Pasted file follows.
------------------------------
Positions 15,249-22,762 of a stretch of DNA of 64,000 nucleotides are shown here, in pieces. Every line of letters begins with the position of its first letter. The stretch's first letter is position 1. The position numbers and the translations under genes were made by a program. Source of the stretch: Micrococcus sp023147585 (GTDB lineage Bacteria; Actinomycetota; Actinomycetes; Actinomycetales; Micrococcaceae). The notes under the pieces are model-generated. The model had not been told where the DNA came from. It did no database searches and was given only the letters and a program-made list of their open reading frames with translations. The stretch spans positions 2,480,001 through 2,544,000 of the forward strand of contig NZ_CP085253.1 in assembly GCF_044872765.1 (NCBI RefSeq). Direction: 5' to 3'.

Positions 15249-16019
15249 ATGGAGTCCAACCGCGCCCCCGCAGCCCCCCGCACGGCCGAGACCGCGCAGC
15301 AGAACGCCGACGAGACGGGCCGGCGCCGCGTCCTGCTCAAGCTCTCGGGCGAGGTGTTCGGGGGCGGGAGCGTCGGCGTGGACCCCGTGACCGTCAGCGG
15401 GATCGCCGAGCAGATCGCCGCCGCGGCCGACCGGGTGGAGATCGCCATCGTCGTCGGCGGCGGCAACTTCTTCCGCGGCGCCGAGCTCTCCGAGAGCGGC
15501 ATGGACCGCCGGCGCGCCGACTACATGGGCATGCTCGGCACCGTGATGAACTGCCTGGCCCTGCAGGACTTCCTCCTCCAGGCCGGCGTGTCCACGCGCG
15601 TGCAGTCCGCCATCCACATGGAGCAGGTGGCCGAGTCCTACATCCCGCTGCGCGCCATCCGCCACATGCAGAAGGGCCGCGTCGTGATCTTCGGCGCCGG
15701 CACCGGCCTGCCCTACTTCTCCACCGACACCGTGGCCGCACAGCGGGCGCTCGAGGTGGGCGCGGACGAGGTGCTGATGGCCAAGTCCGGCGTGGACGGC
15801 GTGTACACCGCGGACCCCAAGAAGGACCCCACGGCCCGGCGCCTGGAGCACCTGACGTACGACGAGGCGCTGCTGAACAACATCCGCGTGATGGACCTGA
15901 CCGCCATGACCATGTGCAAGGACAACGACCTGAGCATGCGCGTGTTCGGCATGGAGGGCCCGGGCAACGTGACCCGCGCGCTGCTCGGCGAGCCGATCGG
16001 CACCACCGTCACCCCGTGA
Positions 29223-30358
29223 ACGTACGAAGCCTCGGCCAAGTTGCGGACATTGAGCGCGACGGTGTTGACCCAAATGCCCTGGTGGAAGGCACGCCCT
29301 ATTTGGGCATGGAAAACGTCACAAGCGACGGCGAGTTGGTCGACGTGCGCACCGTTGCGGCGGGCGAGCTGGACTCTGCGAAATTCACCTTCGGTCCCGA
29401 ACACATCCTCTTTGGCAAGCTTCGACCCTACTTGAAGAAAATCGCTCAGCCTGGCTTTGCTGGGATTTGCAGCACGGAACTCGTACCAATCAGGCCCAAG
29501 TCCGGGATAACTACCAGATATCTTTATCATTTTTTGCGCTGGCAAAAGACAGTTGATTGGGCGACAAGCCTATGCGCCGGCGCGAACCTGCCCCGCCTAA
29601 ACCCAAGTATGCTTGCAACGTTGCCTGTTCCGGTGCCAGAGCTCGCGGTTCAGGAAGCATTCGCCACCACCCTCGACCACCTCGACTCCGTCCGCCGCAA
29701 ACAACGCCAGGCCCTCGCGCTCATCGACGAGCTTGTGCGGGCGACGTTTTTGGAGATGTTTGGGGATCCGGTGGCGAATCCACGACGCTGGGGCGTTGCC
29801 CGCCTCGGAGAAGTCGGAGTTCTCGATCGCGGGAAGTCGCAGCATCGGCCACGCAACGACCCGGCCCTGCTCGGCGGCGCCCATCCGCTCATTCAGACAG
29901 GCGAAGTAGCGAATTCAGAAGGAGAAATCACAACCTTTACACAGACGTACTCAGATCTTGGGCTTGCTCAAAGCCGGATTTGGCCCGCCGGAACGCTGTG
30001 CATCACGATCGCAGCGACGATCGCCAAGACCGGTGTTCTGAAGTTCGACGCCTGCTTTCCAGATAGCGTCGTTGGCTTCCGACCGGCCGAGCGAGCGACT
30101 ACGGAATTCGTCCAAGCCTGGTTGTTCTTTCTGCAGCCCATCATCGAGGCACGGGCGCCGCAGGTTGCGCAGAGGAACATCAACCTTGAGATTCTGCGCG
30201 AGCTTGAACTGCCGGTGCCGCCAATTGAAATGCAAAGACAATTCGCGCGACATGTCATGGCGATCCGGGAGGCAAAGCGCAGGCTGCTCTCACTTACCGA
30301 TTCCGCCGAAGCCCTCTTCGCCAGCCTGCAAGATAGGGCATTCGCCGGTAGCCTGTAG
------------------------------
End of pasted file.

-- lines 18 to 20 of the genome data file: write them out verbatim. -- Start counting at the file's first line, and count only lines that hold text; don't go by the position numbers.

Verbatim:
29701 ACAACGCCAGGCCCTCGCGCTCATCGACGAGCTTGTGCGGGCGACGTTTTTGGAGATGTTTGGGGATCCGGTGGCGAATCCACGACGCTGGGGCGTTGCC
29801 CGCCTCGGAGAAGTCGGAGTTCTCGATCGCGGGAAGTCGCAGCATCGGCCACGCAACGACCCGGCCCTGCTCGGCGGCGCCCATCCGCTCATTCAGACAG
29901 GCGAAGTAGCGAATTCAGAAGGAGAAATCACAACCTTTACACAGACGTACTCAGATCTTGGGCTTGCTCAAAGCCGGATTTGGCCCGCCGGAACGCTGTG